8. 2010: After nearly two years of struggles in Congress, President Obama signed legislation known as the “Don’t Ask, Don’t Tell” Repeal Act to lift the U.S. military’s ban on openly gay service. The armed forces discharged more than 13,000 service members under the law before it was formally lifted one year later.

Barack Obama signs DADT repeal

President Obama signed the repeal of ‘Don’t Ask, Don’t Tell’ in December 2010, but it didn’t take effect until September 2011. (Washington Blade photo by Michael Key)

7. 2003: On June 26, the U.S. Supreme Court rules in Lawrence v. Texas that sodomy laws are unconstitutional. In 1998, John Lawrence and Tyron Garner were arrested in Lawrence’s Houston home and jailed overnight after officers responding to a disturbance report found the men having sex. The court voted 6-3 to strike down the law, and the opinion covered similar laws in 12 other states. With its decision, the court also reversed Bowers v. Hardwick, its 1986 decision that upheld Georgia’s sodomy law on the argument that it had been harmful to gay people’s struggles for liberty and equality.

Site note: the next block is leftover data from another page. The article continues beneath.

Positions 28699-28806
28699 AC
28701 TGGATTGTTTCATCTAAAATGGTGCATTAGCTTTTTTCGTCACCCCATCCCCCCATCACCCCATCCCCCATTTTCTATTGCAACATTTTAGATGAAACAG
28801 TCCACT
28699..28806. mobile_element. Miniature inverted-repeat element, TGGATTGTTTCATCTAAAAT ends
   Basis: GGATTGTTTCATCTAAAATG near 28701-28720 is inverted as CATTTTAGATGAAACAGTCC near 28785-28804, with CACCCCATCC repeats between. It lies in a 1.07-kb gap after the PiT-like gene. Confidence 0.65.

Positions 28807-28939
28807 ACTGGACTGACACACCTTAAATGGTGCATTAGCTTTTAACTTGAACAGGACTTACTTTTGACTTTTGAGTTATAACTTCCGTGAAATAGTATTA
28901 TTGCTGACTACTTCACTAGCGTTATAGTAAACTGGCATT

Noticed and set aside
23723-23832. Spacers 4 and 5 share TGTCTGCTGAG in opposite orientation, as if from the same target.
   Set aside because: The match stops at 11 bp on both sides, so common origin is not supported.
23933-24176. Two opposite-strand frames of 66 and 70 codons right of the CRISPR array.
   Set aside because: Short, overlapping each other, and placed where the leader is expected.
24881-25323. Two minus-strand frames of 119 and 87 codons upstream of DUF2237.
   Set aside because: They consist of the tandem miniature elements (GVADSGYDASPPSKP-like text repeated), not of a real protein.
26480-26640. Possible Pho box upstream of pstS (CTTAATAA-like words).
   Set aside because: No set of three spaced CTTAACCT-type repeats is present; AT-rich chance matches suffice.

6. 2012: Ending the evolution he started 18 months earlier, President Obama announced during a TV interview with then-closeted ABC anchor Robin Roberts that he supports marriage rights for same-sex couples. Obama made history by winning re-election just six months after taking that position in a race against Mitt Romney, who remained opposed to marriage equality.